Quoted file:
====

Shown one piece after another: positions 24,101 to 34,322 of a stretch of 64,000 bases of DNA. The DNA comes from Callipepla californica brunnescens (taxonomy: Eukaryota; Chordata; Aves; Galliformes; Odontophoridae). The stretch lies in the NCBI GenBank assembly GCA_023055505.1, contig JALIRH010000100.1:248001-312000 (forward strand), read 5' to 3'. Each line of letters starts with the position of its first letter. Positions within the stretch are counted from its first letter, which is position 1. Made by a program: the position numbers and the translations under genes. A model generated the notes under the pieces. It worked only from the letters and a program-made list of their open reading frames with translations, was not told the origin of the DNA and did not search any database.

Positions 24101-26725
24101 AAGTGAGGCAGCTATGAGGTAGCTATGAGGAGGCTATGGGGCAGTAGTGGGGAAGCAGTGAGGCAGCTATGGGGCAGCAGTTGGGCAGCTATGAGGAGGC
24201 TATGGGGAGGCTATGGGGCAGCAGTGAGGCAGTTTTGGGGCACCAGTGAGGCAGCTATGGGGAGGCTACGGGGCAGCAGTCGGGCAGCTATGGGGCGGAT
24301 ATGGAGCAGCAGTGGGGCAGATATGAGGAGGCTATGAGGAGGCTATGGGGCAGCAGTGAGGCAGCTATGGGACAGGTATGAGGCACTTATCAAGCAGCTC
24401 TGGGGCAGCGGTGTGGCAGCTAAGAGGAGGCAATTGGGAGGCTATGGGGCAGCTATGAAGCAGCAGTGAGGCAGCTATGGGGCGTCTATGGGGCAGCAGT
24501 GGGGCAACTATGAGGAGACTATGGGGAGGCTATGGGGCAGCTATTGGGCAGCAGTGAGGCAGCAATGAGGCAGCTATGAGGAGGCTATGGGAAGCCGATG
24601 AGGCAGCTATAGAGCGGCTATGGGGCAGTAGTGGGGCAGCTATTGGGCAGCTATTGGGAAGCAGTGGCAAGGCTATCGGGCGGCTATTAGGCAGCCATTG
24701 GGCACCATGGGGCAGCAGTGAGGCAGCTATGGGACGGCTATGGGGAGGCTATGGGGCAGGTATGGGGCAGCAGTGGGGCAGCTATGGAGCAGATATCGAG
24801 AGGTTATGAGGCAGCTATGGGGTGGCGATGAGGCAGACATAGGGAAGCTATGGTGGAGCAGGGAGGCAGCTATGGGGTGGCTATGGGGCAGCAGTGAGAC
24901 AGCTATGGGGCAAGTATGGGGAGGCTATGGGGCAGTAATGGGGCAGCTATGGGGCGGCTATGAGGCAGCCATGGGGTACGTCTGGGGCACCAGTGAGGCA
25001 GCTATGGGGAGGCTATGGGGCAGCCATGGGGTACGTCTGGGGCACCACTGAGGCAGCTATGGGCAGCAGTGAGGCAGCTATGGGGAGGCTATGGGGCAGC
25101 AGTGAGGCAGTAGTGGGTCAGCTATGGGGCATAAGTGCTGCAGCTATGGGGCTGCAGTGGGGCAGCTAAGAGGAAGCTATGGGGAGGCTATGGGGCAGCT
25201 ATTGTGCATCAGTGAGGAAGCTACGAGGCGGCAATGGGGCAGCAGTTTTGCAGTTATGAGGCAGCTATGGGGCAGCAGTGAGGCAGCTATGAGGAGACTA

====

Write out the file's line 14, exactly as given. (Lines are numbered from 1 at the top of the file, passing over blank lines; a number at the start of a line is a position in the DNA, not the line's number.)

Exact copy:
25201 ATTGTGCATCAGTGAGGAAGCTACGAGGCGGCAATGGGGCAGCAGTTTTGCAGTTATGAGGCAGCTATGGGGCAGCAGTGAGGCAGCTATGAGGAGACTA